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Top 5 Security Trends of 2024

As the digital landscape continues to evolve, so do the threats and challenges faced by organizations. In 2024, several cybersecurity trends are expected to shape the way we approach security. In this article we explore the top security trends for the coming year.


Growth mindset

1. Security Of Generative AI

Generative AI, powered by large language models like ChatGPT and Gemini, is gaining prominence. While it promises productivity gains and skills reduction, security leaders must collaborate proactively with business stakeholders to ensure ethical, safe, and secure use of this disruptive technology.


With thousands of GenAI solutions accessible through browsers, knowing what is running in your environment is half the battle. Allowing people a safe place to practice with these tools is essential for avoiding high risk AI tools becoming a shadow IT issue in your environment. A few simple steps can set you on the right path:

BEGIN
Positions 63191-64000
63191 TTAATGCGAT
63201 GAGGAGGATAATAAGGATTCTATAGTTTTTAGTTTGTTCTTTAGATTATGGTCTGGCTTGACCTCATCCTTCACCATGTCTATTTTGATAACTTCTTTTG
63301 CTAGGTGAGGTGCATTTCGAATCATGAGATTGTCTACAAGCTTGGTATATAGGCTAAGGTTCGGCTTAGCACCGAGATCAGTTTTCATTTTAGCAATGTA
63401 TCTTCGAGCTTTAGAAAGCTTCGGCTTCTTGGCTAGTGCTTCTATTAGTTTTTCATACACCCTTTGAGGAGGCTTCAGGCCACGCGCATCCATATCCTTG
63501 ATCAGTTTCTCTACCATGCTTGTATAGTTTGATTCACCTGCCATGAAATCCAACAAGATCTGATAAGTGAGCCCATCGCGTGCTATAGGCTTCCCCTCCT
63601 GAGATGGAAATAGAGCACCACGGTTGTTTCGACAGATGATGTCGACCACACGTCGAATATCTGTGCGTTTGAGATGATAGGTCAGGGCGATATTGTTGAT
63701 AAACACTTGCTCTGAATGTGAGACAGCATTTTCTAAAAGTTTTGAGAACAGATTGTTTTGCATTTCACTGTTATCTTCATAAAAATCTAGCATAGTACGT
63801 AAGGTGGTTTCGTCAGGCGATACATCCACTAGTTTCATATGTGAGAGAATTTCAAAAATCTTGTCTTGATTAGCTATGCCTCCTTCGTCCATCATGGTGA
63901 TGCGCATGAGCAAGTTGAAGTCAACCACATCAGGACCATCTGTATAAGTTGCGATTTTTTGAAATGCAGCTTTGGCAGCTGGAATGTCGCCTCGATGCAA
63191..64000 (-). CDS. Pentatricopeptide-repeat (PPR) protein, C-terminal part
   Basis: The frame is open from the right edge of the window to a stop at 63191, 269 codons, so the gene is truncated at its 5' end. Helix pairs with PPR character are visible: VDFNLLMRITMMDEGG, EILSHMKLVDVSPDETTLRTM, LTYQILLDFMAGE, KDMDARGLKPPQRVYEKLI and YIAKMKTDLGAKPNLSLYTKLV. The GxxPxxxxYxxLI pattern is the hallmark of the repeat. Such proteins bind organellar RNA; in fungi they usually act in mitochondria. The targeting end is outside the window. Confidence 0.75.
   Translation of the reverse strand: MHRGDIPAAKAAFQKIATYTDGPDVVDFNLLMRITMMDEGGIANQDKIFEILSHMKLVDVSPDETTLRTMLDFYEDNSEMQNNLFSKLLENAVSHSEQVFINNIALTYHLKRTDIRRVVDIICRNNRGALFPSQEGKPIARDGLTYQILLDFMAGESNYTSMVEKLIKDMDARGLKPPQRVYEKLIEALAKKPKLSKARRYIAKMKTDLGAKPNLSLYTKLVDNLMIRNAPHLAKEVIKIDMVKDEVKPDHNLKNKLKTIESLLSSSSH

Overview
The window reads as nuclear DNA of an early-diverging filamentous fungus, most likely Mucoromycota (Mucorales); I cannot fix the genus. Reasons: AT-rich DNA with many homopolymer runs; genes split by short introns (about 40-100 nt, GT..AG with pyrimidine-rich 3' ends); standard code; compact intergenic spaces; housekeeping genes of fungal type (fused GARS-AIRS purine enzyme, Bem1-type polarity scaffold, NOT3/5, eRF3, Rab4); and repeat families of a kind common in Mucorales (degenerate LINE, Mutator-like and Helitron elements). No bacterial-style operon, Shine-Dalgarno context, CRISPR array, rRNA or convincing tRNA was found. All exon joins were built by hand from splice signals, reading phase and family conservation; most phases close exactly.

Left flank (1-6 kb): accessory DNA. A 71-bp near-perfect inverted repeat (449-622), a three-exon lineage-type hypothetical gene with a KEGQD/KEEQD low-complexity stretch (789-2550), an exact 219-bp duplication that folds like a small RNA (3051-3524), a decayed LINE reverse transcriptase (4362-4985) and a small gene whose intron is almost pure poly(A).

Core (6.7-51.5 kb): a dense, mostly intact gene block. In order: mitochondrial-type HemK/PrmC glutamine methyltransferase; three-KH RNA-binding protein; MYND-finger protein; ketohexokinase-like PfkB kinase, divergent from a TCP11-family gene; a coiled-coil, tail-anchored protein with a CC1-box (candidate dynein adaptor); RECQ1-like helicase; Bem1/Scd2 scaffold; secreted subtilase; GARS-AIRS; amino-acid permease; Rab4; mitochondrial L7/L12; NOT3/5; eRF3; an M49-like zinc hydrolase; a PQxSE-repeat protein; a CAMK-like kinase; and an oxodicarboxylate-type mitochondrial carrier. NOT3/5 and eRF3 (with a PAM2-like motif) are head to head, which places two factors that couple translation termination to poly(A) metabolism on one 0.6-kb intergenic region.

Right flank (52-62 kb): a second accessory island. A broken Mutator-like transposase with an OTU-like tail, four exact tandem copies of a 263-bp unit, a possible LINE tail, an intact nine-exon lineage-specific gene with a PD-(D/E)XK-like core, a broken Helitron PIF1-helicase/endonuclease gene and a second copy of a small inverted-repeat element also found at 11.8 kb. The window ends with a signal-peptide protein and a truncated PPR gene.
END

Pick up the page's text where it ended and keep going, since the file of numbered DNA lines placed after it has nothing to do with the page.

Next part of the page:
• Inventory, monitor and manage in-house GenAI tools and use cases.

  • Define GenAI requirements and understand where your data is going.

  • Implement solution controls and issue safe-use guidelines for users.

  • Learn how to secure GenAI attack surfaces and block high risk tools.



2. Security With Generative AI

The other side of the coin is the use on GenAI to enhance your security practice. Your security focused GenAI tools still need to follow the four steps above, however the use cases from these tools can enhance detection, protection and response times of your SOC. For example:


  • Automated Threat Detection: GenAI can analyse vast amounts of security data, identifying patterns and anomalies that human analysts might miss. From detecting phishing emails to identifying zero-day vulnerabilities, GenAI can improve threat detection.

  • Behavioural Analysis: GenAI models learn from historical data and can recognize abnormal user behaviour. By monitoring network traffic, user activity, and system logs, GenAI helps organizations spot potential insider threats or unauthorized access.